Online merchants have collectively borrowed and repaid tens of millions of dollars from eBay’s PayPal unit, which now plans to extend its merchant-financing program to more businesses in the U.S. and abroad.
Taking a hint from a startup called Kabbage which recognized eBay and online sellers were good candidates for working capital loans, marketplaces began rolling out similar services themselves, including Amazon.com. eBay’s PayPal unit rolled out pilot programs last year and now says it will extend the PayPal Working Capital product indefinitely.
Kabbage opened the door to such programs when it launched in 2009 by demonstrating lending risk could be minimized by analyzing data from the venues on which merchants sell and the payments services they use to process sales – including PayPal. Using data collected from eBay, Amazon, Etsy, social networking sites, shopping carts, shipping, and accounting programs helps Kabbage understand the merchant performance and risk. The company then purchases the seller’s future receivables, providing them with immediate funds and a repayment schedule.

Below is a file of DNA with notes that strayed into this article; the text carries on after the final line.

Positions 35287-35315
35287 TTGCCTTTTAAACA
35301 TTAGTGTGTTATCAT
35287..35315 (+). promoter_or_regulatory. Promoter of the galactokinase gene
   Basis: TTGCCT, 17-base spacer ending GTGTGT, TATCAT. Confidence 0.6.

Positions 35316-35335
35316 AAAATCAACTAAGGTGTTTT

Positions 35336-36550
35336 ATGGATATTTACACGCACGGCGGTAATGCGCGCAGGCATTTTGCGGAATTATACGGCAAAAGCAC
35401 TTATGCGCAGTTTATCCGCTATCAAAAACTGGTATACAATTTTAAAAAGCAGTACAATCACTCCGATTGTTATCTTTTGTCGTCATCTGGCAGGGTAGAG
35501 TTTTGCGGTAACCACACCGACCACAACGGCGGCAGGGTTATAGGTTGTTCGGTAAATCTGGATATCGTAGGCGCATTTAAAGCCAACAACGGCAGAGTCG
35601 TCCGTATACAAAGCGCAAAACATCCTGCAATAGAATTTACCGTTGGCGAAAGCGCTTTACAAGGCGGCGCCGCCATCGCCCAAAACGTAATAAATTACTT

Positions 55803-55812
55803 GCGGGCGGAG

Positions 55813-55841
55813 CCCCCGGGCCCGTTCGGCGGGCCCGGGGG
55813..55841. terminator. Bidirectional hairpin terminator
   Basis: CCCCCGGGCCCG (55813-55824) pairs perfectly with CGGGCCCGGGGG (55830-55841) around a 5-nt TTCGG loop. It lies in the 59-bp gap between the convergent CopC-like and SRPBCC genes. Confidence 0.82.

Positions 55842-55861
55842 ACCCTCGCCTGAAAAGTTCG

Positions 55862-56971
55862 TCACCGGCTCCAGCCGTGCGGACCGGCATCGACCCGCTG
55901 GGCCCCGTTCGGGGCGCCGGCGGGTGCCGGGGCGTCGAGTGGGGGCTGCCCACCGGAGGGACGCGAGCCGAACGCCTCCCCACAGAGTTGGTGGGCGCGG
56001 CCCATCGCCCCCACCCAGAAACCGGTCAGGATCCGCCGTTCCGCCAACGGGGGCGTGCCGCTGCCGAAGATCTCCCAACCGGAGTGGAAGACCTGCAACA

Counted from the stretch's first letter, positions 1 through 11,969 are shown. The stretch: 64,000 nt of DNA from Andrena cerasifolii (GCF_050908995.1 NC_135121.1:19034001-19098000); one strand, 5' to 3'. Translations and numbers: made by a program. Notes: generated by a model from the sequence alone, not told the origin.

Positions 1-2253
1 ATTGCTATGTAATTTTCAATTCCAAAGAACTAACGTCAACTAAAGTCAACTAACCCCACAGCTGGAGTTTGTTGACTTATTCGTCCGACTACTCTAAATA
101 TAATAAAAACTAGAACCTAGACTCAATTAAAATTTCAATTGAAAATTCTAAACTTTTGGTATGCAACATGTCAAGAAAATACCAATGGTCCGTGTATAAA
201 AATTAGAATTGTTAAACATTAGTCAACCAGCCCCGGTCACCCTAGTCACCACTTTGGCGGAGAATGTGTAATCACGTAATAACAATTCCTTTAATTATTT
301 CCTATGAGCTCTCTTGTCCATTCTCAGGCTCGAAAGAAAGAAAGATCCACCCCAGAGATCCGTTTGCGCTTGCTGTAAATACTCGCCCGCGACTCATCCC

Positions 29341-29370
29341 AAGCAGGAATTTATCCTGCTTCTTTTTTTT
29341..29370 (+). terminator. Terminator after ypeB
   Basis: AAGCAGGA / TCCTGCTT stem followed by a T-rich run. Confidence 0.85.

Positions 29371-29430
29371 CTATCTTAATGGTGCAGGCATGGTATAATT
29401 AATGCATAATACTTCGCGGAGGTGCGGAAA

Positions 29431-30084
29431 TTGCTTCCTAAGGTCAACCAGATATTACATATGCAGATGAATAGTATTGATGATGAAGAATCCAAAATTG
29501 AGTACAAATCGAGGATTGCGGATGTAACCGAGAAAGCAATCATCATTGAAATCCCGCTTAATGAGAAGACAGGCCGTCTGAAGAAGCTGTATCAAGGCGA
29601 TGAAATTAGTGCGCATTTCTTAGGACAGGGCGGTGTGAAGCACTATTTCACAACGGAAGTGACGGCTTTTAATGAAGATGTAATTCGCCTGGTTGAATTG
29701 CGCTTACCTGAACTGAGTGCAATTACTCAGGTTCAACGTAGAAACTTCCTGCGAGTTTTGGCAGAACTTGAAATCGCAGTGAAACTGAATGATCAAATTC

PayPal launched the PayPal Working Capital pilot program last year, and in addition to extending eligibility to more U.S. businesses, it will launch similar offerings in additional countries. Over half of small-business borrowers reported using the PayPal loan to purchase inventory.
PayPal said applying for PayPal Working Capital, which is issued by the lender WebBank, “takes just minutes because it is based on each business’s sales history through PayPal.” Merchants were “overwhelmingly pleased with how PayPal Working Capital allows them to repay their loan balance using a share of their sales, with no fixed payment dates to remember and no monthly minimums,” PayPal said, and 90% of merchants who participated in the program would recommend PayPal Working Capital to other merchants.
On its website, PayPal calls it a “different kind of business loan”:
PayPal Working Capital is exclusively for select PayPal business customers, and is based on your PayPal sales history. There is a single, fixed fee that you’ll know before you sign up. NO periodic interest charges, penalty fees or any other fees, so you know what you’ll pay, down to the penny.
1) Repayment is simply a share of your PayPal sales that you choose. There are no due dates. You pay only after you have sales, and payments happen automatically.
2) On days when you don’t make sales, you pay nothing for that day.
3) When your balance is paid in full, you can re-apply for another loan.
In late 2012, 28% of EcommerceBytes readers surveyed said they would be likely to turn to PayPal if it offered loans with competitive rates and terms. Interestingly, 61% of respondents said they carried a balance on their credit card.